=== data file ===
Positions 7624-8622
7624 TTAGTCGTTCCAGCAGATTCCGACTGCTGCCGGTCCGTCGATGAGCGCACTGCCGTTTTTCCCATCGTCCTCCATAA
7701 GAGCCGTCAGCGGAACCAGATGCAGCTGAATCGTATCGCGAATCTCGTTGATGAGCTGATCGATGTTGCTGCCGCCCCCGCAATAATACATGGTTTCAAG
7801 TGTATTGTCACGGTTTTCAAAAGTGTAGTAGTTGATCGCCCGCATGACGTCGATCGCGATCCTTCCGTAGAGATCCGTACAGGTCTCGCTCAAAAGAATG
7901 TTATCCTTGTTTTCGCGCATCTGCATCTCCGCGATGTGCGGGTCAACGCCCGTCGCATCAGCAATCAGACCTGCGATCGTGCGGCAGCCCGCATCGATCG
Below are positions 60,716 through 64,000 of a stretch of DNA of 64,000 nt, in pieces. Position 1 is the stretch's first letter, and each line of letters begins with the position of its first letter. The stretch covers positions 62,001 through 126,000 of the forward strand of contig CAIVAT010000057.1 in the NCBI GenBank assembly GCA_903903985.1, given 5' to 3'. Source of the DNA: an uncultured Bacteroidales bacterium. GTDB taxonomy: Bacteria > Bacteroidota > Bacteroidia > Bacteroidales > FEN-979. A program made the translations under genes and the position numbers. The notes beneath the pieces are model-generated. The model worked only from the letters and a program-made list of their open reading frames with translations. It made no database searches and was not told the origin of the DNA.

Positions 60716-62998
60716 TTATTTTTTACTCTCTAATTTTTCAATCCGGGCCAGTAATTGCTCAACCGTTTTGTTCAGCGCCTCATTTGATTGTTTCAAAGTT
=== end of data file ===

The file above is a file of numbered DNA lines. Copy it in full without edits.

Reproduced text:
Positions 7624-8622
7624 TTAGTCGTTCCAGCAGATTCCGACTGCTGCCGGTCCGTCGATGAGCGCACTGCCGTTTTTCCCATCGTCCTCCATAA
7701 GAGCCGTCAGCGGAACCAGATGCAGCTGAATCGTATCGCGAATCTCGTTGATGAGCTGATCGATGTTGCTGCCGCCCCCGCAATAATACATGGTTTCAAG
7801 TGTATTGTCACGGTTTTCAAAAGTGTAGTAGTTGATCGCCCGCATGACGTCGATCGCGATCCTTCCGTAGAGATCCGTACAGGTCTCGCTCAAAAGAATG
7901 TTATCCTTGTTTTCGCGCATCTGCATCTCCGCGATGTGCGGGTCAACGCCCGTCGCATCAGCAATCAGACCTGCGATCGTGCGGCAGCCCGCATCGATCG
Below are positions 60,716 through 64,000 of a stretch of DNA of 64,000 nt, in pieces. Position 1 is the stretch's first letter, and each line of letters begins with the position of its first letter. The stretch covers positions 62,001 through 126,000 of the forward strand of contig CAIVAT010000057.1 in the NCBI GenBank assembly GCA_903903985.1, given 5' to 3'. Source of the DNA: an uncultured Bacteroidales bacterium. GTDB taxonomy: Bacteria > Bacteroidota > Bacteroidia > Bacteroidales > FEN-979. A program made the translations under genes and the position numbers. The notes beneath the pieces are model-generated. The model worked only from the letters and a program-made list of their open reading frames with translations. It made no database searches and was not told the origin of the DNA.

Positions 60716-62998
60716 TTATTTTTTACTCTCTAATTTTTCAATCCGGGCCAGTAATTGCTCAACCGTTTTGTTCAGCGCCTCATTTGATTGTTTCAAAGTT